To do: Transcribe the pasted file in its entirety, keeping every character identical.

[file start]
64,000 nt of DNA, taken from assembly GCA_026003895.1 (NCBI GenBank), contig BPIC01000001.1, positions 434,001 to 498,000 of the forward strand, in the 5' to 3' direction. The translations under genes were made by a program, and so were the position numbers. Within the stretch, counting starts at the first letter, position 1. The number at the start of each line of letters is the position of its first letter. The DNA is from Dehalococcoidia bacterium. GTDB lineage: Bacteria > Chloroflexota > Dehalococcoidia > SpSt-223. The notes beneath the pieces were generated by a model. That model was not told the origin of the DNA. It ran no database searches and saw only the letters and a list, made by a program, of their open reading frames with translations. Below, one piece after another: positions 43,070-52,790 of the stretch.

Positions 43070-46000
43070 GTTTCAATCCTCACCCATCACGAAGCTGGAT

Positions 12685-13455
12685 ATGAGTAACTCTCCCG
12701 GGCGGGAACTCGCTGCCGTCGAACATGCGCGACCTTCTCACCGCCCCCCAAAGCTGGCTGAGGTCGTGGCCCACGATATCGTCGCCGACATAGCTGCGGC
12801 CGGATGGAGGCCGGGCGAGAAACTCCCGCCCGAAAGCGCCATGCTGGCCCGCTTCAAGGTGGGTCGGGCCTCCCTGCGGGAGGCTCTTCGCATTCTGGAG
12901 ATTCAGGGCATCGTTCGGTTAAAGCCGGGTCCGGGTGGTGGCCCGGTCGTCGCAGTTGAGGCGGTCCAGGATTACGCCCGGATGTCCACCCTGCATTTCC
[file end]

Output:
64,000 nt of DNA, taken from assembly GCA_026003895.1 (NCBI GenBank), contig BPIC01000001.1, positions 434,001 to 498,000 of the forward strand, in the 5' to 3' direction. The translations under genes were made by a program, and so were the position numbers. Within the stretch, counting starts at the first letter, position 1. The number at the start of each line of letters is the position of its first letter. The DNA is from Dehalococcoidia bacterium. GTDB lineage: Bacteria > Chloroflexota > Dehalococcoidia > SpSt-223. The notes beneath the pieces were generated by a model. That model was not told the origin of the DNA. It ran no database searches and saw only the letters and a list, made by a program, of their open reading frames with translations. Below, one piece after another: positions 43,070-52,790 of the stretch.

Positions 43070-46000
43070 GTTTCAATCCTCACCCATCACGAAGCTGGAT

Positions 12685-13455
12685 ATGAGTAACTCTCCCG
12701 GGCGGGAACTCGCTGCCGTCGAACATGCGCGACCTTCTCACCGCCCCCCAAAGCTGGCTGAGGTCGTGGCCCACGATATCGTCGCCGACATAGCTGCGGC
12801 CGGATGGAGGCCGGGCGAGAAACTCCCGCCCGAAAGCGCCATGCTGGCCCGCTTCAAGGTGGGTCGGGCCTCCCTGCGGGAGGCTCTTCGCATTCTGGAG
12901 ATTCAGGGCATCGTTCGGTTAAAGCCGGGTCCGGGTGGTGGCCCGGTCGTCGCAGTTGAGGCGGTCCAGGATTACGCCCGGATGTCCACCCTGCATTTCC